Where are we going? January 6, 2016Posted by wmmbb in CLIMATE CHANGE, Cultural cognition.
Ben Eltham, in his review of last year, argues that politicians in Australia have been to the larger, often underlying drivers of events. ( I am taking liberties with my arguments.)
He refers to the French historian,Fernand Braudel, who according to Wikipedia was a developer of World System Theory. Weather and climate would be the best examples of such a theory of human and ecological interconnected. I am reminded of the Indian historians who observe that “Mohandas Gandhi had a civilizational rather that nation state historical understanding. Printing, for example, stimulated and made possible the Reformation, and that was not an overnight transformation. Scientific paradigm changes leaves social change in its wake.
The fallacies of the national state zero-sum game and the fallacy of what, at least I describe, of parochial nationalism, that for example mistakes weather for climate was expressed by the former Prime Minister Abbott. He is either a fool, or irrelevant, and the kindest observation is to suggest the latter. Abbott, as Ben Eltham explains, was what a Prime Minister should not be. He was divisive and destructive, which included the formal political process, by his personal selections. For example, Bronwyn Bishop, among others, proved to be a disastrous. Turnbull, in his steed, inherited the legacy of wreckage. More so than most Turnbull is captive of his social class, successful upward mobility and investment in the Cayman Islands.
If terror and violence worked, then Bloody Mary would have stopped the English version of the Reformation in its tracks. Equally, it may be argued the uxoricide Henry was unable to stop the Counter-Reformation. The historical interest is in what movement prevails. Not that I know anything much about this time in history other than a letter Thomas More had written from his prison in charcoal about two months before he was executed.
The point being that it is not just bad and stupid people who do not see the writing on the wall in times of civilizational change. What is different in these times is that fascism, constructed on inequality is possible and perhaps likely. Skapegoating is not just a skilful medieval ploy. Failing that, and including that outcome. the hidden state will manifest as the transnational police state.
The 2015 COP in Paris does not look like a historical turning point, but it may prove to be. With some political finesse, it was not the disaster that Copenhagen. On the sidelines the disparate groups of activists and global citizens. including the Indigenous Amazonians.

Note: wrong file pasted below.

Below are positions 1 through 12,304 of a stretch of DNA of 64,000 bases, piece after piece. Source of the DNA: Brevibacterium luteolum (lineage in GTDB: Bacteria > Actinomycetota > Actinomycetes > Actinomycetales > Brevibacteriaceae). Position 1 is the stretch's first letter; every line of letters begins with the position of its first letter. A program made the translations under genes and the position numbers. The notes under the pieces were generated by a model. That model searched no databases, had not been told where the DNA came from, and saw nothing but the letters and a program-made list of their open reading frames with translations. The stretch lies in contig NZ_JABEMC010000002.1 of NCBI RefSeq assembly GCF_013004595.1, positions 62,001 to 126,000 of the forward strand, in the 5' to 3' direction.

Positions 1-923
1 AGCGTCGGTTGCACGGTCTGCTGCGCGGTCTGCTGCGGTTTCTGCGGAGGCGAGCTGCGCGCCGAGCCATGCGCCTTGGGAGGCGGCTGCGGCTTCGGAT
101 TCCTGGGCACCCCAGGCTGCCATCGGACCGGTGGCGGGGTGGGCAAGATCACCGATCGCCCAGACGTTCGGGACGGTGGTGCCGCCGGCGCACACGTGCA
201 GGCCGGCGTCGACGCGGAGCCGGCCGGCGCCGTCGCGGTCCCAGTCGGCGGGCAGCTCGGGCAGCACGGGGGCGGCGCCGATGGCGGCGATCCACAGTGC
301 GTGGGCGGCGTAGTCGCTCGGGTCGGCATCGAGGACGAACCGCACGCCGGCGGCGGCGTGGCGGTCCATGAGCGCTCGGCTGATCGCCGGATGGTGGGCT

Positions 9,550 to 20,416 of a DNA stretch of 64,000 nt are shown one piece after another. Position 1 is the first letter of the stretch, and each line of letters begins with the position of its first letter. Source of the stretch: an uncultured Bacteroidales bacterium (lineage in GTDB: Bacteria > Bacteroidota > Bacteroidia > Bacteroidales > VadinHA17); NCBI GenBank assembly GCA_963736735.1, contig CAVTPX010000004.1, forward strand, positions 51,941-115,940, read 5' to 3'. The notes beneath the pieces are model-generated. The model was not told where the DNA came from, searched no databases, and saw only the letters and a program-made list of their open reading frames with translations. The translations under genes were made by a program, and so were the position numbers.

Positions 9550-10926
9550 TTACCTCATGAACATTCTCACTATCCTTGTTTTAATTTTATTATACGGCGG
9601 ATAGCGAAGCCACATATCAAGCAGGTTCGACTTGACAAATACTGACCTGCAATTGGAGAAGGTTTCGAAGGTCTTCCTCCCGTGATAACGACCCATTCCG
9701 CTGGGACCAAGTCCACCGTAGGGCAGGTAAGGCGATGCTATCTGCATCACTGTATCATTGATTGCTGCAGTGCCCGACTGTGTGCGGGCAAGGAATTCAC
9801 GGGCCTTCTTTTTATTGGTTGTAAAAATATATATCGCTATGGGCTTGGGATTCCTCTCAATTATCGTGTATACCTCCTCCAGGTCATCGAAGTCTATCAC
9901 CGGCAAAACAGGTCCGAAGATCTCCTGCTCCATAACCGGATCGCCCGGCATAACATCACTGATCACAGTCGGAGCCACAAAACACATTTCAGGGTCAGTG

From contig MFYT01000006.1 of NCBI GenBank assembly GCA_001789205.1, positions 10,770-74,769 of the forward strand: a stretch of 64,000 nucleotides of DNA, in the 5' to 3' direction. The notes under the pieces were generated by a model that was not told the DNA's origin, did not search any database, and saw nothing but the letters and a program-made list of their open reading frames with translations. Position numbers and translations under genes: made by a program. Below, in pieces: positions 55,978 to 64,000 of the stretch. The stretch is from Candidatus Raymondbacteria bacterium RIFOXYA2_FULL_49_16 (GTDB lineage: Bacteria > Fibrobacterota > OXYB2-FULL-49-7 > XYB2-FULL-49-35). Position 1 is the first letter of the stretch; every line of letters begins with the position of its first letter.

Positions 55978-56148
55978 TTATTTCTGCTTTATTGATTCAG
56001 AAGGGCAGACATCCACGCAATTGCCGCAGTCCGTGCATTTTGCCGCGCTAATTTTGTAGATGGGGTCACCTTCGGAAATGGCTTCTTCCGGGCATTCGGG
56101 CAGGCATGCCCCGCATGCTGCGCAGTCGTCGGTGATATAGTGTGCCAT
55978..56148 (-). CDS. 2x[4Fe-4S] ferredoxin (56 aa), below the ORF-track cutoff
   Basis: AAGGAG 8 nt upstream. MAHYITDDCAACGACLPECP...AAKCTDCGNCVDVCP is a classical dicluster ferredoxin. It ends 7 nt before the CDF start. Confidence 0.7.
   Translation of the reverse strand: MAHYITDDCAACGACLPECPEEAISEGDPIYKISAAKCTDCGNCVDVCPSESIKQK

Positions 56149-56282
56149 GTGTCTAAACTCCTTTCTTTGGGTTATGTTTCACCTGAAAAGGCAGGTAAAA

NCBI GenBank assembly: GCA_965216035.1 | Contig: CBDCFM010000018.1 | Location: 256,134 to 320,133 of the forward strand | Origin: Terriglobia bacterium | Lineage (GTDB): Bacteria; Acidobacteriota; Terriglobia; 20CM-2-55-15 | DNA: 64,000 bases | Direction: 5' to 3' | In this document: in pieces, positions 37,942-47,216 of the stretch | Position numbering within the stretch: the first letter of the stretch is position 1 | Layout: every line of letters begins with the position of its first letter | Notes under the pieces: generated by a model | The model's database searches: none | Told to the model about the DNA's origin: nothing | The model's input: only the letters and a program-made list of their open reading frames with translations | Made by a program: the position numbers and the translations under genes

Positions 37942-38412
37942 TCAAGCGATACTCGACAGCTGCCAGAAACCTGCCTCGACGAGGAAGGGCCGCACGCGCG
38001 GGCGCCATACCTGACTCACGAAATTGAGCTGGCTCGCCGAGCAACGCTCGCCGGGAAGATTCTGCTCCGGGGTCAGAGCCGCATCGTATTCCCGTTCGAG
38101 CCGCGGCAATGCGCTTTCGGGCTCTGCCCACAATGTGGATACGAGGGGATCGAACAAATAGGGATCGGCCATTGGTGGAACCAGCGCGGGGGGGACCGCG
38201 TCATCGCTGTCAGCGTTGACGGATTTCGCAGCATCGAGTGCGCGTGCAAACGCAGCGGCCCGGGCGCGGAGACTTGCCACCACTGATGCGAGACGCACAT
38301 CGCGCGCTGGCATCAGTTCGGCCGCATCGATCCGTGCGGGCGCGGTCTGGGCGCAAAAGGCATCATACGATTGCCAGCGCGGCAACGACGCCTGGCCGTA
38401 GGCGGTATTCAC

The roadblocks to change are clear enough. The prosaic and tedious, political timidity, convention thinking and covert class politics. As always the failure of courage, political skill and foresight is always in the play of competition of public relations can be relied upon to reproduce irrelevance. And not to exclude the fossil fuel corporations and war-makers who despise the common good.
Paris is less of a watershed than a flag on the roadside to future. The US election might represent the turning point: fascism, variations on the status quo, or a new economic, ecological and social paradigm. If Sanders falls, as the consensus among the official commentariate envisage, then the alternative might rise and succeed in its own right. The final outcome will be either alarm or optimism. The potential part that communication technologies can play in political and social transformation should not be regarded as irrelevant.
It is hard to believe that “Everyone counts, Everyone makes a difference“, but Rabbi Natan Margarlit on the stories of the insight of Maimonides and stories of the Torah, which are similar to the stories of other indigenous peoples.
You may well prefer to shake your head and find inspiration in the words of Ben Eltham.
Peter Doherty expounds on “Science, Politics and Climate Change”:
I am surprised that replication of results and observations was not mentioned. (I am wrong about this. I knew I should be.)
Dr Evans presents what is self-described as “the sceptics case” in which it is argued that climate modelling is wrong due to over-estimation of feeedback amplification:
The obsession with World Government strikes me as strange. Perhaps, Dr Evans is into this conspiracy. The rule of law on a global scale, which is required to stop violence and the cycle of revenge with indiscriminate killing requires co-ordination, and one supposes some form of government. The failure of the US Constitution is that it does not constrain its government, and since this is typical, lawlessness and murder is the method of state power.
The question relating to climate model feedbacks and forcings was looked by a study at in 1991, and the researchers concluded it was not true based on Satellite Observation. A more recent study in 2014 concluded:
The claim that climate models systematically overestimate the response to radiative forcing from increasing greenhouse gas concentrations therefore seems to be unfounded.
It was, and is, a suggestion that was worth considering. However, we live in a probabilistic universe, as I remind myself when trying to throw the flowers that drop on the driveway through the vertical bars of the fence. And as a person with an underlying illness, let me remind myself there is more to lose from ignoring expert advice than following it. A low carbon future with alternative energy has many positive outcomes, a better standard of living and well being for people across the planet.
Technology may make robotic work redundant, sometimes at a loss as in the case of the spinning wheel (the Charka). Work and social engagement will always be necessary for human beings. We don’t have to be disciplined by markets or governments. Inventing our own irrelevance is almost as bad as destroying the ecosystem.